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Brain Cancer Health Center

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Childhood Brain Stem Glioma Treatment (PDQ®): Treatment - Patient Information [NCI] - Treatment Options for Childhood Brain Stem Glioma

Newly Diagnosed Childhood Brain Stem Glioma

Newly diagnosed childhood brain stem glioma is a tumor for which no treatment has been given. The child may have received drugs or treatment to relieve signs or symptoms caused by the tumor.

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Standard treatment of diffuse intrinsic pontine glioma (DIPG) may include the following:

Standard treatment of focal or low-grade glioma may include the following:

  • Surgery that may be followed by external radiation therapy and/or chemotherapy.
  • Observation for small tumors that grow slowly. Cerebrospinal fluid diversion may be done when there is extra fluid in the brain.
  • Internal radiation therapy with radioactive seeds, with or without chemotherapy, when the tumor cannot be removed by surgery.
  • Targeted therapy with a BRAF kinase inhibitor, for certain tumors that cannot be removed by surgery.

Treatment of brain stem glioma in children with neurofibromatosis type 1 may be observation. The tumors are slow-growing in these children and may not need specific treatment for years.

Check for U.S. clinical trials from NCI's list of cancer clinical trials that are now accepting patients with untreated childhood brain stem glioma. For more specific results, refine the search by using other search features, such as the location of the trial, the type of treatment, or the name of the drug. Talk with your child's doctor about clinical trials that may be right for your child. General information about clinical trials is available from the NCI Web site.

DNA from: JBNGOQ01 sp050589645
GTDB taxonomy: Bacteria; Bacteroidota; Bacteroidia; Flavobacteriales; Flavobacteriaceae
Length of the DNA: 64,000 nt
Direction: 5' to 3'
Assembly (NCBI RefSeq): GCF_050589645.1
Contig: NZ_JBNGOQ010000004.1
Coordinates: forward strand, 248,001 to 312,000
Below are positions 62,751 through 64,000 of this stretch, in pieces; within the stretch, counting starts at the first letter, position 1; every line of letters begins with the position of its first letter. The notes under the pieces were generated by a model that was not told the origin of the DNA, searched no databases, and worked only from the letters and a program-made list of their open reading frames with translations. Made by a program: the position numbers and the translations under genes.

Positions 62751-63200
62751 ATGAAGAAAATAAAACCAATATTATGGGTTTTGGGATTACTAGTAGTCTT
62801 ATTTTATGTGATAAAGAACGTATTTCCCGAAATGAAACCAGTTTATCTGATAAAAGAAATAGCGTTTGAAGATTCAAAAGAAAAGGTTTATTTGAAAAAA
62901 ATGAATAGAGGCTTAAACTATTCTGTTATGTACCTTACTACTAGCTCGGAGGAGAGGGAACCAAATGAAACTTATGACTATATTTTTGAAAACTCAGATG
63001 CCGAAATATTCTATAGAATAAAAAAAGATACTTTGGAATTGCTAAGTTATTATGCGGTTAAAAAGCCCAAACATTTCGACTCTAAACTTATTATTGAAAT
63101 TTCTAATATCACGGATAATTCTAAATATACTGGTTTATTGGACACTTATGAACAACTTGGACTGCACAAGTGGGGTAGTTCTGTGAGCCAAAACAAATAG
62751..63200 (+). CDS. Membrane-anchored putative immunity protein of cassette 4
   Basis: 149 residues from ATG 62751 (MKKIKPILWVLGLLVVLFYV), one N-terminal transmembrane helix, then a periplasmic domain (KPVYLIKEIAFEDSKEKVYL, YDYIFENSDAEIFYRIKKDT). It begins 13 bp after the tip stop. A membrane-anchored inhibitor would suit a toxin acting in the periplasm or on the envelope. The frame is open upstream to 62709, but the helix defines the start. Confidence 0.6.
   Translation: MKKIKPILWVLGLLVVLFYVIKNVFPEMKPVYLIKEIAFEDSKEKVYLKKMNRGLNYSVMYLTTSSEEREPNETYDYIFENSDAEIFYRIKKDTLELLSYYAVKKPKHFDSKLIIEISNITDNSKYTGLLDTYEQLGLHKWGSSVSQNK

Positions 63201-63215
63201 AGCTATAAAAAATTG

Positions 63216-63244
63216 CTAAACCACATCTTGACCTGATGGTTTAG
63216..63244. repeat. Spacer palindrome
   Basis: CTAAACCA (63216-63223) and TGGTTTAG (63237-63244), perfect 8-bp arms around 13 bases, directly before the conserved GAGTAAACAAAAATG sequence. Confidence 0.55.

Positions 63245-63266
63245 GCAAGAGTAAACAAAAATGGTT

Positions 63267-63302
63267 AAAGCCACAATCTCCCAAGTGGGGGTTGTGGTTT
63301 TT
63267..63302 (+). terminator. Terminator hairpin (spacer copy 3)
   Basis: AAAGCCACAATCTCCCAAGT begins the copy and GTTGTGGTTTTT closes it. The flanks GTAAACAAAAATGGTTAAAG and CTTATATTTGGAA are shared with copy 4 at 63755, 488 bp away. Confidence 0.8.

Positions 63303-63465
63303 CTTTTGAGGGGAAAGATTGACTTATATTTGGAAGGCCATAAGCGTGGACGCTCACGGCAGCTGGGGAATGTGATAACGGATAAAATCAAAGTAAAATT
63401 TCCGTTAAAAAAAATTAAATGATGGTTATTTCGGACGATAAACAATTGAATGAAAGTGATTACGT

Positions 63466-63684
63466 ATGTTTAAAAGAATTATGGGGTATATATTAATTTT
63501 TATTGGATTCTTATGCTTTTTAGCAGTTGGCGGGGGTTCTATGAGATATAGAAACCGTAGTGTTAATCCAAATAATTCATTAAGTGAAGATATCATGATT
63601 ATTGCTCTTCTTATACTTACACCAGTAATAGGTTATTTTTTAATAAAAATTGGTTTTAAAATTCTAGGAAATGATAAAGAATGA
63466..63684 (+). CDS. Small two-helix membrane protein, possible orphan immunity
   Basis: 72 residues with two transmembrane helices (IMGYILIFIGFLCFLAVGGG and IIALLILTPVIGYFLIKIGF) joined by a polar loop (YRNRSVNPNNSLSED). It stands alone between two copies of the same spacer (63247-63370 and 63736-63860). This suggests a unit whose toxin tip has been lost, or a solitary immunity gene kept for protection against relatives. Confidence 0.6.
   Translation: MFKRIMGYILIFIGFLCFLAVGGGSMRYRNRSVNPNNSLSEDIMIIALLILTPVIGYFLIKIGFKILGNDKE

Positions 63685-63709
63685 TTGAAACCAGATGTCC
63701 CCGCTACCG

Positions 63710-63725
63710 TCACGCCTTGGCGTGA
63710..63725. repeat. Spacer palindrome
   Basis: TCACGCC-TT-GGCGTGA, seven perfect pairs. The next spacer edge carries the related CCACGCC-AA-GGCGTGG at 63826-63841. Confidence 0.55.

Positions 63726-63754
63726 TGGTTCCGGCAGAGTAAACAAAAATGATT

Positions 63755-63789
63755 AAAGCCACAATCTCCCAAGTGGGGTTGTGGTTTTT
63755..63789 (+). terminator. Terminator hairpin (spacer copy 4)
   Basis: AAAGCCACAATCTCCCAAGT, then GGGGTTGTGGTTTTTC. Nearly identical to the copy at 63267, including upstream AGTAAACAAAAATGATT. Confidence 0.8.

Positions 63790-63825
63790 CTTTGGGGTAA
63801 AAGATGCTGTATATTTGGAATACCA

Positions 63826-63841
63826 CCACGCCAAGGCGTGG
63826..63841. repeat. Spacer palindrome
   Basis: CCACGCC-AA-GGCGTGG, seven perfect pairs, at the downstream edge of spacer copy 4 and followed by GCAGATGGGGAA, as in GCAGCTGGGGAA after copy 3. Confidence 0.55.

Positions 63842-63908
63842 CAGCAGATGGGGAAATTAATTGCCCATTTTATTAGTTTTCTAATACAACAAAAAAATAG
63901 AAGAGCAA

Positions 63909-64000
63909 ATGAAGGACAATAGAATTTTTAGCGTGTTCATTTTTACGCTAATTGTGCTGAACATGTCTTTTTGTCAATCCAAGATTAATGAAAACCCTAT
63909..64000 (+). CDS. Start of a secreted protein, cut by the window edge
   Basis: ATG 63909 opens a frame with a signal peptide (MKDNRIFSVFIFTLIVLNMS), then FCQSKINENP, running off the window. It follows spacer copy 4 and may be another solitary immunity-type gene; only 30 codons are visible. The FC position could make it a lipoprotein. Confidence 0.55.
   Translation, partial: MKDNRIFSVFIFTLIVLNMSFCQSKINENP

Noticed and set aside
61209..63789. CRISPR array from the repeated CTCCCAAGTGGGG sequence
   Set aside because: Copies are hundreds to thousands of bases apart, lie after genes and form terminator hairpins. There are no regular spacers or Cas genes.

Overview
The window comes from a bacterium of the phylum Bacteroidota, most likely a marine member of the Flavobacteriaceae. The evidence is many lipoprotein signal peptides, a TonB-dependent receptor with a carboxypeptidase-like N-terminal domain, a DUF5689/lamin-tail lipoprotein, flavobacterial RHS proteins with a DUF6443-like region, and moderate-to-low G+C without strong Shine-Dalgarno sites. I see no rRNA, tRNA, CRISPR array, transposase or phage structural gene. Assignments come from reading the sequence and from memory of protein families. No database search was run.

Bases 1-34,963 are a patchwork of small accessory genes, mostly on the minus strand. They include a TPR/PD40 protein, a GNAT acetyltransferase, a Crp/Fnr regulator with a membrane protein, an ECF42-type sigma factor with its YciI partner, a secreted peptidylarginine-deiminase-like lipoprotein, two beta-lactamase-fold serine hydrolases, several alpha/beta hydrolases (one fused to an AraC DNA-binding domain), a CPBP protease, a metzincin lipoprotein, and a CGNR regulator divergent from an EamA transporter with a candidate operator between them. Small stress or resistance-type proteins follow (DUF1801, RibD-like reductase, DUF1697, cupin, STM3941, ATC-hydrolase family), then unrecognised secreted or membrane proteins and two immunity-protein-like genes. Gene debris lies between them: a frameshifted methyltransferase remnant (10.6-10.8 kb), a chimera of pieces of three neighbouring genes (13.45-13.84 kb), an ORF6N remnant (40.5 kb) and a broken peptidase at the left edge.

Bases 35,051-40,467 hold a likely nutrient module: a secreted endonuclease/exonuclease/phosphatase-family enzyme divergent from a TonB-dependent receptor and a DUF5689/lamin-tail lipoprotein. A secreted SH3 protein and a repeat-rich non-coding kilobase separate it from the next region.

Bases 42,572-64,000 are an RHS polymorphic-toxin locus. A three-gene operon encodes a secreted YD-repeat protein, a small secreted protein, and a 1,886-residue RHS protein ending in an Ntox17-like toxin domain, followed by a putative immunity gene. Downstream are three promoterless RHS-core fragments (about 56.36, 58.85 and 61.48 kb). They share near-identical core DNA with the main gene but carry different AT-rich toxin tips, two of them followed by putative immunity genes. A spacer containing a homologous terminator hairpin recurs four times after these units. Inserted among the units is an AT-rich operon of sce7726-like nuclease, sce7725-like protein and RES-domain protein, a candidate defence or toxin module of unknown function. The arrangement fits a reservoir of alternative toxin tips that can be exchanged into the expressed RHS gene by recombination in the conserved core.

Recurrent Childhood Brain Stem Glioma

Treatment of recurrent diffuse intrinsic pontine glioma is usually palliative therapy, to relieve symptoms and improve the child's quality of life. The child may also be treated in a clinical trial of a new treatment.

Treatment of recurrent focal or low-grade childhood brain stem glioma may include the following:

  • A second surgery to remove the tumor.
  • External radiation therapy.
  • Chemotherapy.
  • A clinical trial of a new treatment.

Check for U.S. clinical trials from NCI's list of cancer clinical trials that are now accepting patients with recurrent childhood brain stem glioma. For more specific results, refine the search by using other search features, such as the location of the trial, the type of treatment, or the name of the drug. Talk with your child's doctor about clinical trials that may be right for your child. General information about clinical trials is available from the NCI Web site.

This information is produced and provided by the National Cancer Institute (NCI). The information in this topic may have changed since it was written. For the most current information, contact the National Cancer Institute via the Internet web site at http:// cancer .gov or call 1-800-4-CANCER.

WebMD Public Information from the National Cancer Institute

Last Updated: 8/, 015
This information is not intended to replace the advice of a doctor. Healthwise disclaims any liability for the decisions you make based on this information.
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